Arizona

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When most people think of Arizona, the first thing that comes to mind is the Grand Canyon. Ten miles wide and 277 miles long, its one of the most impressive natural features on Earth. The park is only a tiny part of the state, however. It contains the remains of ancient pueblo societies, Spanish settlements, and wild west boom towns. It has striking desert drives past real life saguaro cactus, road runners, and coyotes. It has large Native American reservations preserving ancient ways of life. It has some of the most luxurious resorts in the United States, a welcome escape during the cold months of winter. Arizona is the stark beauty of the desert in all its forms.


Highlights from Arizona
  • The Grand Canyon: One of the world's great natural wonders, a huge gap in the earth. The size is simply incomprehensible. Layer after layer of rock appears on the walls, almost a billion years of exposed geology.
  • Monument Valley: Instantly recognizable desert plain filled with red buttes in all shapes and sizes. For many, this specific place is the entire west, thanks to the hundreds of films made here over the decades.
  • Tuscon: Old Spanish settlement surrounded by desert mountains and saguaro cactus, plus some of the best luxury resorts in the United States
  • Navajo and Hopi Reservations: Large Native American reservations containing stark landscapes and remarkably unchanged ancient cultures
  • Canyon de Chelly Narrow desert canyons on the Navajo Reservation containing ancient Pueblo ruins, modern Navajo farms, and extensive history.
  • Tombstone The myths of the wild west come to life at the town too tough to die, site of the famous Shootout at the OK Corral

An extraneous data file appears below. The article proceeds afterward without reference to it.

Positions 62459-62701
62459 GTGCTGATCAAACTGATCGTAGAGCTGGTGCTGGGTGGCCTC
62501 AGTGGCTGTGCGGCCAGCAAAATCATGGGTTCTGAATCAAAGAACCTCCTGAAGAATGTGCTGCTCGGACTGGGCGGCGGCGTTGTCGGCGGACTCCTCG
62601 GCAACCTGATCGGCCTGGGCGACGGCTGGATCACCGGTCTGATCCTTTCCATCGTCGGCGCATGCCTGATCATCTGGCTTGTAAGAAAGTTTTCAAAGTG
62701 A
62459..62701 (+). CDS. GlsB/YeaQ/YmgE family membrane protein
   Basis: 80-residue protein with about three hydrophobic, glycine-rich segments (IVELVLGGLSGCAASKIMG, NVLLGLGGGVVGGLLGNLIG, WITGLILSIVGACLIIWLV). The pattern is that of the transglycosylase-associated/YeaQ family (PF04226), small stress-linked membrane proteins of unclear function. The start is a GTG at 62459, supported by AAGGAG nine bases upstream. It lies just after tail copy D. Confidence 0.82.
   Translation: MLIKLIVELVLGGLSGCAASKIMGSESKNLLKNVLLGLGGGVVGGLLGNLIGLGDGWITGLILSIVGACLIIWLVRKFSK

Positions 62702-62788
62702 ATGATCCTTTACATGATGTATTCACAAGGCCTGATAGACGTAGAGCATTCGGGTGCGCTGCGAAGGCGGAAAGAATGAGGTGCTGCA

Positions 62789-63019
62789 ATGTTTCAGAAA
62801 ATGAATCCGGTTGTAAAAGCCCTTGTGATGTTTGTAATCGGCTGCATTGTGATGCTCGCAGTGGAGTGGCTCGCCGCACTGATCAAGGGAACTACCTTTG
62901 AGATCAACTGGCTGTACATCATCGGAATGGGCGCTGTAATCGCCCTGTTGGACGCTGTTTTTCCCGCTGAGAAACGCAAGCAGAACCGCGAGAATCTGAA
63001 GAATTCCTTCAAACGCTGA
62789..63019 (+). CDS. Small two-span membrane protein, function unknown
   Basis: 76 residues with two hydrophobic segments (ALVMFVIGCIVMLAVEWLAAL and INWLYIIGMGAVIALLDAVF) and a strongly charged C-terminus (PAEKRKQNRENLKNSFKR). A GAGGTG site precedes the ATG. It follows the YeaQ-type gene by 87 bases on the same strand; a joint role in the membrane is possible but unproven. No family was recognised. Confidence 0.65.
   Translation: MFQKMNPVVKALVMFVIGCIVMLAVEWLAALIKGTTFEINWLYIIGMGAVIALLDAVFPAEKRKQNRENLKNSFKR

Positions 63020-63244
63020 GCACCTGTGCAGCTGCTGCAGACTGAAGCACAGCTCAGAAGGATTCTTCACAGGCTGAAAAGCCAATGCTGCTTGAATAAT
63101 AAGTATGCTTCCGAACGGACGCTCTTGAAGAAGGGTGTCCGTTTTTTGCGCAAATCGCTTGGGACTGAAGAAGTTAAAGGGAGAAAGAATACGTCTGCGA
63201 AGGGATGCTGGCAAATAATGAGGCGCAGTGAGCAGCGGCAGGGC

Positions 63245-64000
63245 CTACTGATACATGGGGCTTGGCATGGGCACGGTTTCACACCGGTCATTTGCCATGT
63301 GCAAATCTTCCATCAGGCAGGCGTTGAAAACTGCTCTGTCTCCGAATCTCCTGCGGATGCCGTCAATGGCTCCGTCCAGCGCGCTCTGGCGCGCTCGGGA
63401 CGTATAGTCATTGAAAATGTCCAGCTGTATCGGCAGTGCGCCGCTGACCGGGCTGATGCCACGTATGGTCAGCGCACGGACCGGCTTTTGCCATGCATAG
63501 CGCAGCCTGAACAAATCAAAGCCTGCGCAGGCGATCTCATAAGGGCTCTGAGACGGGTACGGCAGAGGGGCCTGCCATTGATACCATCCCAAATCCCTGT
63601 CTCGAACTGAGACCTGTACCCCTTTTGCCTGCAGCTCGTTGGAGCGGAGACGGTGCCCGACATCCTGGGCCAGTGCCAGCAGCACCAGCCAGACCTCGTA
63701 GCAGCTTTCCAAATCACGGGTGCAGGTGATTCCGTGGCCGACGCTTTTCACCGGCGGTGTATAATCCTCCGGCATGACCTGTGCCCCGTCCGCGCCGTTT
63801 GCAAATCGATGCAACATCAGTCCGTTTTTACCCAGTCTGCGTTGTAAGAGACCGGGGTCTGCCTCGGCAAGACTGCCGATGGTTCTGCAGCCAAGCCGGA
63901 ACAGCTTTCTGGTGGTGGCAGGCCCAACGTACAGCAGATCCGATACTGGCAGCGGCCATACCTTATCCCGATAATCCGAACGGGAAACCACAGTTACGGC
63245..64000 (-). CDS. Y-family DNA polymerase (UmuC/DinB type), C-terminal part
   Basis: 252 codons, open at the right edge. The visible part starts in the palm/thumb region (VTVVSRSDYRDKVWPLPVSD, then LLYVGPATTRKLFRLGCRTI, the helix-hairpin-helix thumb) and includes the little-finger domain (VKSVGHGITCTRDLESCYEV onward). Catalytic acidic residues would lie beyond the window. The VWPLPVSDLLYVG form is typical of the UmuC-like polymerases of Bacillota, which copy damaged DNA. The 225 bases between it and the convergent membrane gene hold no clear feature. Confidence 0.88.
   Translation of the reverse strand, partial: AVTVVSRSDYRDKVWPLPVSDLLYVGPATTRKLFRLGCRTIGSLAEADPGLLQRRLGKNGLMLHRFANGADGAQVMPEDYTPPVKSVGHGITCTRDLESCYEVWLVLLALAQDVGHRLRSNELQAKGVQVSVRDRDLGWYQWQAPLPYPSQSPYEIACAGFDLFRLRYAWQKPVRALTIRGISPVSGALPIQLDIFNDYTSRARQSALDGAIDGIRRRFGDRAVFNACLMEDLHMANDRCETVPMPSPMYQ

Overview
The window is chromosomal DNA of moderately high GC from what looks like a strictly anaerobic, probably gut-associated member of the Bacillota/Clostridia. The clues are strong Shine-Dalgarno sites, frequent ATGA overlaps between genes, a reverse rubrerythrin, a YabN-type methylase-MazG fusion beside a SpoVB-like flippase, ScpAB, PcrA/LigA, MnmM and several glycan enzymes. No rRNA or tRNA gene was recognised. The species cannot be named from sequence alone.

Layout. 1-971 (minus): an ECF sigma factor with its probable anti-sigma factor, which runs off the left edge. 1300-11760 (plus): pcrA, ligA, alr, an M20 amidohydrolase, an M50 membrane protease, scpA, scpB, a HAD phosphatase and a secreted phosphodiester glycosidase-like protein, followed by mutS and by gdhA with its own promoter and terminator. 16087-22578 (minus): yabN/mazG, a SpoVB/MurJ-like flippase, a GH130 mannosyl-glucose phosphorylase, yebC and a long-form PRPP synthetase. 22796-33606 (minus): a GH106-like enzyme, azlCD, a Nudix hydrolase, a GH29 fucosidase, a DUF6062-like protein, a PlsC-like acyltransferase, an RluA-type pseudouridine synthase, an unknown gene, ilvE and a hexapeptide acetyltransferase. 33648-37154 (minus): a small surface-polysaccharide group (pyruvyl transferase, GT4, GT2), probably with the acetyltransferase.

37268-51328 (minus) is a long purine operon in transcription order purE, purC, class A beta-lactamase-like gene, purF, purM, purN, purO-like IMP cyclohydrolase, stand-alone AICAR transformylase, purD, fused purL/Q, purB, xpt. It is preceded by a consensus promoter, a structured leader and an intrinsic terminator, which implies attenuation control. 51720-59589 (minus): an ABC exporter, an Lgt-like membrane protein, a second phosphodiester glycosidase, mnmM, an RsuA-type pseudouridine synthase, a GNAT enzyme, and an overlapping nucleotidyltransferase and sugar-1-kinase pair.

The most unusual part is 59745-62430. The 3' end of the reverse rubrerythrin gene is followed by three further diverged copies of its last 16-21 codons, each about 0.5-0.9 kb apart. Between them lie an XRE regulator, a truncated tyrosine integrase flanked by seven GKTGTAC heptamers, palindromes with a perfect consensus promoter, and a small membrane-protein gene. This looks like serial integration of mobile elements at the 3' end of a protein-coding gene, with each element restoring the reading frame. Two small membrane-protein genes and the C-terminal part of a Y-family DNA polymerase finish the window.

Hints and Tips for Arizona
  • Southern Arizona is incredibly hot in the summer. Northern Arizona sees snow in winter and mountain roads may close
  • Lodging Reservations should be made six months in advance for southern Arizona in winter, and near the Grand Canyon in summer. Reservation should be made three months in advance in both areas spring and fall.
  • Major cities and the Grand Canyon can be reached by train or bus. Everywhere else requires a private vehicle or organized tour
  • When hiking in canyons, the initial descent is easy but the climb back out is brutally difficult. Turn around after one third of the planned time.
  • All activities at the Grand Canyon other than day hikes require reservations or permits, which should be applied for as much as a year in advance
  • When driving outside cities, carry at least one gallon of water per person. When hiking, carry at least a half-gallon of water, and food
  • Arizona does not observe Daylight Savings Time, but the Navajo Nation does. Always ask the time zone when getting the time for anything

Blogs from Arizona

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